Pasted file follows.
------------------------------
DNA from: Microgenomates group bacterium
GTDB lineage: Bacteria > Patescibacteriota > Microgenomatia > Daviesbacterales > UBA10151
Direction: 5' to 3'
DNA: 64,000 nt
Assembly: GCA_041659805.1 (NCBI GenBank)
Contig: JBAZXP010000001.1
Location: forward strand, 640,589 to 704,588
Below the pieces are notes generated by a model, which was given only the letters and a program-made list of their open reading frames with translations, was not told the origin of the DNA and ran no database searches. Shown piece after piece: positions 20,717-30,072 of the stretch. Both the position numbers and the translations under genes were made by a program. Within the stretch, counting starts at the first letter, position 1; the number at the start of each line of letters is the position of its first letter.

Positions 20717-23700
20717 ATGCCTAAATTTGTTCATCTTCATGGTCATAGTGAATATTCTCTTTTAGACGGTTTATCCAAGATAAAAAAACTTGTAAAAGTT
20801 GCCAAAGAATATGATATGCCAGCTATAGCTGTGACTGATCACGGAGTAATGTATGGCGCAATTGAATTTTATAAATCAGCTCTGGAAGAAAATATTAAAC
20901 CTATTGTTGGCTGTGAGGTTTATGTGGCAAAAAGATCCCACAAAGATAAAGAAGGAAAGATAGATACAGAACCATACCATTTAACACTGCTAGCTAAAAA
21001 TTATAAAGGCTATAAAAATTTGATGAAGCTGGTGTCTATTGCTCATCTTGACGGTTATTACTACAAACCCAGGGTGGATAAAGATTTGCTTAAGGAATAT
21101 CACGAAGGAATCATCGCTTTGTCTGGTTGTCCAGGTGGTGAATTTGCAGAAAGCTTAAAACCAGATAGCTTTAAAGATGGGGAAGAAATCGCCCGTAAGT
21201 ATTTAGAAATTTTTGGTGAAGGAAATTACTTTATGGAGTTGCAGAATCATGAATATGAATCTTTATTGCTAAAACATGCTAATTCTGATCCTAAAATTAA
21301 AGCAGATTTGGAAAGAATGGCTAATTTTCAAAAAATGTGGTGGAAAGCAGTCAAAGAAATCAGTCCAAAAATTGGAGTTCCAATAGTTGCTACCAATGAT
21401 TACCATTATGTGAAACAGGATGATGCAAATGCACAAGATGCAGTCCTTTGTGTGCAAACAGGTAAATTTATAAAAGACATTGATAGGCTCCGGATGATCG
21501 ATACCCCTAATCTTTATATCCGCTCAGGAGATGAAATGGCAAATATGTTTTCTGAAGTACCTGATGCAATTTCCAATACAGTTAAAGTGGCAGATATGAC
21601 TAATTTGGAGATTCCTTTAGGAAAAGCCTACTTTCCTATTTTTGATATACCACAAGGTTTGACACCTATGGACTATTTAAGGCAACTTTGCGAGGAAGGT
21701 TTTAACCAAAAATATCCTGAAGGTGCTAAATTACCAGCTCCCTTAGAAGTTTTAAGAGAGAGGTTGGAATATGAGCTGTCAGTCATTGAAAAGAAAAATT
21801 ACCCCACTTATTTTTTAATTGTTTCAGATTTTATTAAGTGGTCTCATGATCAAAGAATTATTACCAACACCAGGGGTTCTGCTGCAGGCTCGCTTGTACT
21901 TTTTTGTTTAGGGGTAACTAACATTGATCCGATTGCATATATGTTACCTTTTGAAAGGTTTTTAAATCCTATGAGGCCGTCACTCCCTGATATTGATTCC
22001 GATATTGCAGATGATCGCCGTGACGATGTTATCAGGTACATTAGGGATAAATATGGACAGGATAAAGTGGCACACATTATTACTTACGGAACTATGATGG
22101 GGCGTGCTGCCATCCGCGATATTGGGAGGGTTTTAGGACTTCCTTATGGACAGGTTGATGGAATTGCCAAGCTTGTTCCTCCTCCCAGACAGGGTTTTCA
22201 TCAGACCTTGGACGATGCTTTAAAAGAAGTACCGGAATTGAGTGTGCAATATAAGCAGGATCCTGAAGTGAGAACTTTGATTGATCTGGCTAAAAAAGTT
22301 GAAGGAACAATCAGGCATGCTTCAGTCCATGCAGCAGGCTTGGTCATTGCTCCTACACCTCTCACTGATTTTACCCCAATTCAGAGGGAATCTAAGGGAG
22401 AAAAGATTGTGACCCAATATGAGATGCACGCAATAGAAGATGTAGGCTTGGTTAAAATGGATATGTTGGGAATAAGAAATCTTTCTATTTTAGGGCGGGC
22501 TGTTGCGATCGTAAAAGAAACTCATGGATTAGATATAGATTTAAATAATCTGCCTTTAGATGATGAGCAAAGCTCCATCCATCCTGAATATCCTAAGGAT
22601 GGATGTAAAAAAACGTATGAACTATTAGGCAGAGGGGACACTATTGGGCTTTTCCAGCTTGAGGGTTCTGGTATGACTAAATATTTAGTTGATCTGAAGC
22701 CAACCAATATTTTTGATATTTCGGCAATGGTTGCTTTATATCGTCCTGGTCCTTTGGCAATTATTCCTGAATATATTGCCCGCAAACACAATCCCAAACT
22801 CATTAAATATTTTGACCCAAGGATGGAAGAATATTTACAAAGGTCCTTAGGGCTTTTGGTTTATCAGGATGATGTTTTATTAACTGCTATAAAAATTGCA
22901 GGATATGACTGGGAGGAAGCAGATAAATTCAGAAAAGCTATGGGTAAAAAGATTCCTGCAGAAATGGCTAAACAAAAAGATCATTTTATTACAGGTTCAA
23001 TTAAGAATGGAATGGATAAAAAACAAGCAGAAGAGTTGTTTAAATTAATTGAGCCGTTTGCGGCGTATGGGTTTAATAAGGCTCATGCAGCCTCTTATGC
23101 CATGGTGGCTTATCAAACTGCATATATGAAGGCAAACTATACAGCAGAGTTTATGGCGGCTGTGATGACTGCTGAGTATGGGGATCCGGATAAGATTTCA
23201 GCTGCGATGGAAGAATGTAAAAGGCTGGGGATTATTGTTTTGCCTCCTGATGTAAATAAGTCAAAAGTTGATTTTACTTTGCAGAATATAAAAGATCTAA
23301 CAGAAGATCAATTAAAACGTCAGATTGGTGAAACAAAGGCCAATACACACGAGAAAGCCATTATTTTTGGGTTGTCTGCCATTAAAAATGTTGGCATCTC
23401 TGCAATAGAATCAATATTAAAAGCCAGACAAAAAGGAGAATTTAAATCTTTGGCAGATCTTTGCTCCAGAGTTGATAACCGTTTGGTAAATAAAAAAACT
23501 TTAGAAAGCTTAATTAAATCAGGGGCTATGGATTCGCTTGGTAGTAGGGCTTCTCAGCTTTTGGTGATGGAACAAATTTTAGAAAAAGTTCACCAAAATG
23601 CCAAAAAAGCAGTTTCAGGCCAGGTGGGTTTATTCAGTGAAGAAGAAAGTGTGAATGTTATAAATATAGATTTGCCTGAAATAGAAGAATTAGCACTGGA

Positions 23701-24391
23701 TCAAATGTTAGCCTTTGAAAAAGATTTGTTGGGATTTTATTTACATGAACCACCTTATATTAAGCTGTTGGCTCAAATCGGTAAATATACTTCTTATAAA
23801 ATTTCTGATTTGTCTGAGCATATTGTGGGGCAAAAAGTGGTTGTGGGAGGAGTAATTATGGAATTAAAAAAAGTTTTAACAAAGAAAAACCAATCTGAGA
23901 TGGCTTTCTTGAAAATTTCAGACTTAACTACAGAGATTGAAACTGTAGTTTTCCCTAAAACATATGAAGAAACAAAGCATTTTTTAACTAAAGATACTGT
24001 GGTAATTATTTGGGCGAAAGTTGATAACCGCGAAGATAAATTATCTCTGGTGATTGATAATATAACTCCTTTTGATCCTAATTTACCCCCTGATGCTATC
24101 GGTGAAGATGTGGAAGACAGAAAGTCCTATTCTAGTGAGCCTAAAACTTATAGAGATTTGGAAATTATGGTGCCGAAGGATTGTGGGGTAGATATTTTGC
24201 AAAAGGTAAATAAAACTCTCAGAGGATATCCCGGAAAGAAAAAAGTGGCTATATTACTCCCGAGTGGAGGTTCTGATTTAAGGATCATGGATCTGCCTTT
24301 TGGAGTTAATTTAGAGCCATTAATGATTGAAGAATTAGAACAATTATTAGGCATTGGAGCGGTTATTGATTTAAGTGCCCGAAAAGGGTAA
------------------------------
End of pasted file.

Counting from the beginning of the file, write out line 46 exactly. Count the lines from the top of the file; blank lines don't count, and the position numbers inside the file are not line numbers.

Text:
24201 AAAAGGTAAATAAAACTCTCAGAGGATATCCCGGAAAGAAAAAAGTGGCTATATTACTCCCGAGTGGAGGTTCTGATTTAAGGATCATGGATCTGCCTTT